Eprj=np.zeros(B)
Eprm=np.zeros(B)
Eprjst=np.zeros(B)
Eprmst=np.zeros(B)
Evmfn=np.zeros(B)

SI=[]
SIP=[]
SIPst=[]
SIM=[]
SIMst=[]

# Mstar
alpha=np.exp(-3**2/2)/(E*np.sqrt(2*np.pi))
Mstar=alpha*np.ones(d)/np.sqrt(d)
# Sigmastar
vstar=3*alpha-alpha**2+1
Sigstar= (vstar-1)*np.ones((d,d))/d+np.eye(d)
    
Eigst=np.linalg.eigh(Sigstar)                        
logeigst=np.sort(np.log(Eigst[0])-Eigst[0])         
deltast=np.zeros(len(logeigst)-1)

for i in range(len(logeigst)-1):
    deltast[i]=abs(logeigst[i]-logeigst[i+1])         
    
## choice of the number of dimension
k_st=np.argmax(deltast)+1     

indist=[]
for i in range(k_st):
    indist.append(np.where(np.log(Eigst[0])-Eigst[0]==logeigst[i])[0][0])           

P1st=np.array(Eigst[1][:,indist[0]],ndmin=2).T
for i in range(1,k_st):
    P1st=np.concatenate((P1st,np.array(Eigst[1][:,indist[i]],ndmin=2).T)\
                        ,axis=1)    # matrix of influential directions   

#np.random.seed(0)
for i in range(B):
############################# Estimation of the matrices
    
   ## g*-sample of size M
    VA=sp.stats.multivariate_normal(np.zeros(n),np.eye(n))      
    X0=VA.rvs(size=M*1000)                   
    ind=(phi(X0)>0)          
    X1=X0[ind,:]                             
    X=X1[:M,:]           
    
    R=np.sqrt(np.sum(X**2,axis=1))   
    Xu=(X.T/R).T                
    
   ## estimated gaussian mean and covariance 
    mm=np.mean(X,axis=0)
    Xc=(X-mm).T
    sigma =Xc @ Xc.T/np.shape(Xc)[1]  
    SI.append(sigma)
    
   ## von Mises Fisher parameters
    normu=np.sqrt(np.mean(Xu,axis=0).dot(np.mean(Xu,axis=0).T))
    mu=np.mean(Xu,axis=0)/normu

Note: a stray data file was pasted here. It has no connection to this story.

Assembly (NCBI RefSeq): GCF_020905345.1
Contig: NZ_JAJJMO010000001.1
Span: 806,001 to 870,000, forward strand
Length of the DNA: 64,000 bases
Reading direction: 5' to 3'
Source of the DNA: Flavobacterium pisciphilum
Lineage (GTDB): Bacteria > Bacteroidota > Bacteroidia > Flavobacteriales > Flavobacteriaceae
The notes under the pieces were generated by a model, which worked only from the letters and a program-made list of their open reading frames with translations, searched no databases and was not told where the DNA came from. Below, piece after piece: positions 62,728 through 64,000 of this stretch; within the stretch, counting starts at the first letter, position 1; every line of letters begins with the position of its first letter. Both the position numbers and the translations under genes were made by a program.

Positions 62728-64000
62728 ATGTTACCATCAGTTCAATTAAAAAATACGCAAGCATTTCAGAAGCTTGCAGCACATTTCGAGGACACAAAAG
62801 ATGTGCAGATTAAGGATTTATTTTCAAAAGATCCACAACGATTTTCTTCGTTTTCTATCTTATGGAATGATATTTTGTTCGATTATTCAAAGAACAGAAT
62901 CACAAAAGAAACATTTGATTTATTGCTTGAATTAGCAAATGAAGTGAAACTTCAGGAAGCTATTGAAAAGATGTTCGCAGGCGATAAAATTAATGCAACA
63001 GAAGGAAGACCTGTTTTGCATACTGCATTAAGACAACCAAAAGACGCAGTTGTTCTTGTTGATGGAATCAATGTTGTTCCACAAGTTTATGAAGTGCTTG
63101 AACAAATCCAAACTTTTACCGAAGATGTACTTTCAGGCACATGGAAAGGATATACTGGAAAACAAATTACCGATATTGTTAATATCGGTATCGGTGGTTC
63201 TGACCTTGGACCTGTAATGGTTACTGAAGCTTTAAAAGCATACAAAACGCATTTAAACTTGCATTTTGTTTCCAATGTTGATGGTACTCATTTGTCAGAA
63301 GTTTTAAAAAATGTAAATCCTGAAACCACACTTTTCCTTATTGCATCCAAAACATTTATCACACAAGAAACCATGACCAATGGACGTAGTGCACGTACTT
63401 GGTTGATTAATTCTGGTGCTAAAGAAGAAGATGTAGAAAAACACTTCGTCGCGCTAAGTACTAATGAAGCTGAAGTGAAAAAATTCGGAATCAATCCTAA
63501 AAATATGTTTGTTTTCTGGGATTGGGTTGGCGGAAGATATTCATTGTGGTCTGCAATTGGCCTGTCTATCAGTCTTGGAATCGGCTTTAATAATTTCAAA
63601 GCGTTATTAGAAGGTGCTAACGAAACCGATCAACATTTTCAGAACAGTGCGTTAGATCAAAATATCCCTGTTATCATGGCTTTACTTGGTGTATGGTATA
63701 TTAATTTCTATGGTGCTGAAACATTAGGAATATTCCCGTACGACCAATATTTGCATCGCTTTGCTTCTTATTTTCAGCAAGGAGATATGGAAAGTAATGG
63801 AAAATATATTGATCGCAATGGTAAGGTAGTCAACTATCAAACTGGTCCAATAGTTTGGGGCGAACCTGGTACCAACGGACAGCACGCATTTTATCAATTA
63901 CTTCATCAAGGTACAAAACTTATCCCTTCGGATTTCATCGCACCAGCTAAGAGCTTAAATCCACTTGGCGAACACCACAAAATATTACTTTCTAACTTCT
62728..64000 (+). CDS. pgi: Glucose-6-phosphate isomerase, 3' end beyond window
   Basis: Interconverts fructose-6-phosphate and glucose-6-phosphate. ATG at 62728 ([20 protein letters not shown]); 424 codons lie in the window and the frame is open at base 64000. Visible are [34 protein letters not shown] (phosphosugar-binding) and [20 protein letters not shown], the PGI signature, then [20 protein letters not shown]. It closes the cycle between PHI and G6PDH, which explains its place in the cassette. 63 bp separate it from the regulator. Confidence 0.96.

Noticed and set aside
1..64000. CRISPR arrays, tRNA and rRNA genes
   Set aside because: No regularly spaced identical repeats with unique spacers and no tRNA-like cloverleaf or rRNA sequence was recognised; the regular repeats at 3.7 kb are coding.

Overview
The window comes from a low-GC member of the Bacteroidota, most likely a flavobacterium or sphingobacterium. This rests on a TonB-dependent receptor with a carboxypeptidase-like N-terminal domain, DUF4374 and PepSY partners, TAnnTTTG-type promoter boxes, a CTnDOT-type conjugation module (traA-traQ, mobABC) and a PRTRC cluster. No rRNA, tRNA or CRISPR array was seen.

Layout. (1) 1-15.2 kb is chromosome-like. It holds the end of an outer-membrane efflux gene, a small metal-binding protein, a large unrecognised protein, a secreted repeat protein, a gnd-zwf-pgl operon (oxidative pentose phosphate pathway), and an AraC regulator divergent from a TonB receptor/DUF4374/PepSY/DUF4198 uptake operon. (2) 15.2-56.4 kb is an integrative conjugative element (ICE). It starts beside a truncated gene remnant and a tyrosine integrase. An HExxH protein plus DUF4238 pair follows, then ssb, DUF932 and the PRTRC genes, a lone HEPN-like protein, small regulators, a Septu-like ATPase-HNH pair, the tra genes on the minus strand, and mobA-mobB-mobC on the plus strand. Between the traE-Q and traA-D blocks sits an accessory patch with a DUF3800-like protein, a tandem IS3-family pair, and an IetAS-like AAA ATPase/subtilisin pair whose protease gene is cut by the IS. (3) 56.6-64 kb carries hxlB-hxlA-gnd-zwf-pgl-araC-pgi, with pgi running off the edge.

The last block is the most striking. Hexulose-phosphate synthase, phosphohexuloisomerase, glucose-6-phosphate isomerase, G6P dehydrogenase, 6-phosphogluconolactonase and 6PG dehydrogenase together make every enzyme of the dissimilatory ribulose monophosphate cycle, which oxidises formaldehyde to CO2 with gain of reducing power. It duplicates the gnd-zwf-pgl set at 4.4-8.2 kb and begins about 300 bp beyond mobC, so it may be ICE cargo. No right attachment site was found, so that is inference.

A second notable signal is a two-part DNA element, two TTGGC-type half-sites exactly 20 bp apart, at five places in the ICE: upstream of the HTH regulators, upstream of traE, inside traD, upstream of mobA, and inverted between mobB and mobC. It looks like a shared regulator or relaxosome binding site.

mu=np.array(mu,ndmin=2)
    chi=min(normu,0.95)
    kappa=(chi*n-chi**3)/(1-chi**2)

   ## Nakagami parameters
    omega=np.mean(R**2)
    tau4=np.mean(R**4)
    pp=omega**2/(tau4-omega**2)
    
   ### 
    Eig=np.linalg.eigh(sigma)                     
    logeig=np.sort(np.log(Eig[0])-Eig[0])     
    delta=np.zeros(len(logeig)-1)
    for j in range(len(logeig)-1):
        delta[j]=abs(logeig[j]-logeig[j+1])    

    k=np.argmax(delta)+1         
    
    indi=[]
    for l in range(k):
        indi.append(np.where(np.log(Eig[0])-Eig[0]==logeig[l])[0][0])

    P1=np.array(Eig[1][:,indi[0]],ndmin=2).T
    for l in range(1,k):
        P1=np.concatenate((P1,np.array(Eig[1][:,indi[l]],ndmin=2).T)\
                          ,axis=1)     
        
    diagsi=np.diag(Eig[0][indi])                           
    sig_opt_d=P1.dot((diagsi-np.eye(k))).dot(P1.T)+np.eye(n)
    SIP.append(sig_opt_d)
    
   ### 
    diagsist=P1st.T.dot(sigma).dot(P1st)                   
    sig_opt=P1st.dot(diagsist-np.eye(k_st)).dot(P1st.T)+np.eye(n)
    SIPst.append(sig_opt)
    
   ### 
    Norm_mm=np.linalg.norm(mm)               
    normalised_mm=np.array(mm,ndmin=2).T/Norm_mm        
    vhat=normalised_mm.T.dot(sigma).dot(normalised_mm)          
    sig_mean_d=(vhat-1)*normalised_mm.dot(normalised_mm.T)+np.eye(n) 
    SIM.append(sig_mean_d)
    
############################################# Estimation of the integral
   ### 
    Xop=sp.stats.multivariate_normal.rvs(mean=mm, cov=Sigstar,size=N)              
    wop=mypi(Xop)/sp.stats.multivariate_normal.pdf(Xop,mean=mm, cov=Sigstar)       
    Eopt[i]=np.mean(wop)                                                     
    
   ### 
    Xis=sp.stats.multivariate_normal.rvs(mean=mm, cov=sigma,size=N)
    wis=mypi(Xis)/sp.stats.multivariate_normal.pdf(Xis,mean=mm, cov=sigma)